- Awaken the Giant by Tony Robbins
- The Compound Effect by Darren Hardy
- Integral Life Practice by Ken Wilber
Some others describe the process such as:
- The Hero’s Journey by Joseph Campbell (mythologist)
- Spiral Dynamics by Don Beck
The best approach is to combine the knowledge of many books.
So in order to start your journey, just do the following steps:
- Take the first step
- Adopt a growth mindset (possibility language) and abandon the victim mentality (limiting language);
- Read books on what you want to achieve;
- Find someone who has been there before you, or;
- Work with a certified coach to accelerate the process
What is the link with your happiness?
Human beings are made to evolve. Therefore, when there is no evolution or progress, it is logical to feel unhappy. You can sustain your life by staying in a comfort zone for years, but eventually you will feel a sense of emptiness because you subsist only in survival mode.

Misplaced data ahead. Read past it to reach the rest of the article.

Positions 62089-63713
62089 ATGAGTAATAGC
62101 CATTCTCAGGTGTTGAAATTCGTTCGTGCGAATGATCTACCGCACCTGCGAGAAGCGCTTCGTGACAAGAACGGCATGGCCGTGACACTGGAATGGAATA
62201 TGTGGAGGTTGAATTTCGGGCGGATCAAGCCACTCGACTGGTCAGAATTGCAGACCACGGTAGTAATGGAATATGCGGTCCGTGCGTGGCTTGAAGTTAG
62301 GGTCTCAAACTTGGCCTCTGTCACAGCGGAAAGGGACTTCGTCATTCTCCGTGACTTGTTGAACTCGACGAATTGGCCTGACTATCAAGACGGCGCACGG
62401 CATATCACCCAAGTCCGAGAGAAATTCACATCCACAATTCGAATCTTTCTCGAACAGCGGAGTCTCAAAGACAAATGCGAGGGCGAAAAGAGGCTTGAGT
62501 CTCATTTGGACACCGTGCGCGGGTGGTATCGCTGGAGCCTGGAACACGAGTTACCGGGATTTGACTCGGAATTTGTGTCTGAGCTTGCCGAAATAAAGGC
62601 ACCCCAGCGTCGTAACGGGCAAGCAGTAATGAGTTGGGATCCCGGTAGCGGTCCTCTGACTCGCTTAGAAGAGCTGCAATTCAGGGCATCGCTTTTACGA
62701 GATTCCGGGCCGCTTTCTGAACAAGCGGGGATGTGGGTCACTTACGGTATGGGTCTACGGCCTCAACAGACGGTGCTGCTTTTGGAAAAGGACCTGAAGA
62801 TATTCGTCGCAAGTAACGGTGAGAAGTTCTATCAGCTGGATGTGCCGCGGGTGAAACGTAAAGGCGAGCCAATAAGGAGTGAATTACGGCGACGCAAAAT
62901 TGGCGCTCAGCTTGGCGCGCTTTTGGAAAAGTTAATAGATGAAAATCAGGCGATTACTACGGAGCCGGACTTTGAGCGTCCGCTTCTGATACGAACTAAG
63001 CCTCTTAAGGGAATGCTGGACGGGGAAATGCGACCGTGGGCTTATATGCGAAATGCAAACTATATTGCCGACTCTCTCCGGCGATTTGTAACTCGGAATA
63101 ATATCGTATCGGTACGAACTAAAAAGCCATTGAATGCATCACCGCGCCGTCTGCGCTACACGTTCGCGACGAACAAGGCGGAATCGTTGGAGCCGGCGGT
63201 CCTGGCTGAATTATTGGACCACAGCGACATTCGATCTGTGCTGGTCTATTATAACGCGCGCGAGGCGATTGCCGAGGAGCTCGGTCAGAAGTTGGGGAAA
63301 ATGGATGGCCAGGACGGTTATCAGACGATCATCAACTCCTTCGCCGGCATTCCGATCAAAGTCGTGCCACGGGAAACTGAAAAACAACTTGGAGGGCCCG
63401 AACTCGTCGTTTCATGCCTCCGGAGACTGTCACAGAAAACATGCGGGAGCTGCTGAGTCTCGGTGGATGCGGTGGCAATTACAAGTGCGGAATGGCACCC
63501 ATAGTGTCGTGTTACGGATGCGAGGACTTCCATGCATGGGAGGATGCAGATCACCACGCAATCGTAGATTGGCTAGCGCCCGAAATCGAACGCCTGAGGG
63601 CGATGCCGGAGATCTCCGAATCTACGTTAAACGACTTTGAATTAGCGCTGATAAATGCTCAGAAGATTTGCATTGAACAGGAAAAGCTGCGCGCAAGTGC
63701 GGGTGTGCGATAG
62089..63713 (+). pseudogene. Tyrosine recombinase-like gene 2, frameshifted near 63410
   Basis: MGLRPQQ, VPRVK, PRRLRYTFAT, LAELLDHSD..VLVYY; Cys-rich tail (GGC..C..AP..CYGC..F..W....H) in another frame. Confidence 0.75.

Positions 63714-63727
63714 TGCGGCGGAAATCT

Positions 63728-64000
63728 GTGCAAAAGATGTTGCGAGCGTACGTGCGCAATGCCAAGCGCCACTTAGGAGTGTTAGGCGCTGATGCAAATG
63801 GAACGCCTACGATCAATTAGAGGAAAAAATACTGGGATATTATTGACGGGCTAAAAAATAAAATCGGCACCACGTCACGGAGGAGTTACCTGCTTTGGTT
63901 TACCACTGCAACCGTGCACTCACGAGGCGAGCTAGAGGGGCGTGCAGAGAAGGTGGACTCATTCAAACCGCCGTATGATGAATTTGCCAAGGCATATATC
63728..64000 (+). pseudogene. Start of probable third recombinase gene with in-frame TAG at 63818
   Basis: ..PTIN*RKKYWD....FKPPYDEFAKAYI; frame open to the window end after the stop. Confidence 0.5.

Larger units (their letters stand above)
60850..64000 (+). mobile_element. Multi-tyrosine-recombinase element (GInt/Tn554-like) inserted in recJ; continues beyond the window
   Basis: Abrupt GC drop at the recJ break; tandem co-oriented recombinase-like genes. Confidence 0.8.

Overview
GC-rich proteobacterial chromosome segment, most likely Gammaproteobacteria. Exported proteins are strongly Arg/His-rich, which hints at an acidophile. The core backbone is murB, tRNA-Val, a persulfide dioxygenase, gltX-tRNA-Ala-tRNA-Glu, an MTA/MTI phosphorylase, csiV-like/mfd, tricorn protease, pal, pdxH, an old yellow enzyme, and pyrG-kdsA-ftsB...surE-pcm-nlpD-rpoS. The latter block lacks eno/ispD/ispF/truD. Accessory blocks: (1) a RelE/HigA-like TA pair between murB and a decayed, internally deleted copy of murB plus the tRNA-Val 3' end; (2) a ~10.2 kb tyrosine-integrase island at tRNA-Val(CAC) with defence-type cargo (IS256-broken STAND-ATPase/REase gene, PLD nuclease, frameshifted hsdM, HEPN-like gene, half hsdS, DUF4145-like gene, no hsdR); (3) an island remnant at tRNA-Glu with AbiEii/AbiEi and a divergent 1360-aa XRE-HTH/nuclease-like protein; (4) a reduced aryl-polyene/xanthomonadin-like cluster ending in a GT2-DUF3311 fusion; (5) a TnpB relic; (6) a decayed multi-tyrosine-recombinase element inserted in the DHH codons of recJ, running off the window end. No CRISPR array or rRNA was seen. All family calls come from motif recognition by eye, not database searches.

If you are focusing on building a bright future and trying to reach your full potential, you will eliminate negative thinking and the victim mentality.
If you are striving to reach the best possible version of yourself, you will necessarily increase your level of skills required to face life challenges. The more you work towards this goal, the better you will be at fixing life problems and the happier you will be. If your skill level is high, you will be relaxed, in control, and in the flow. These three states will contribute a lot to your happiness. If your skill level is low, you will be in apathy, worry or anxiety as illustrated in the flow chart below (Mihaly Csikszentmihalyi, Positive Psychology pioneer).
Reaching your full potential is a goal that will create happiness in your life. It can be very easy to measure your actual level of potential and happiness by using the wheel of life. Your potential is simply something that is possible but not yet actual, and since it is a journey, happiness can be present from the start. Therefore, I strongly encourage you to undertake this great adventure towards reaching the best possible version of yourself.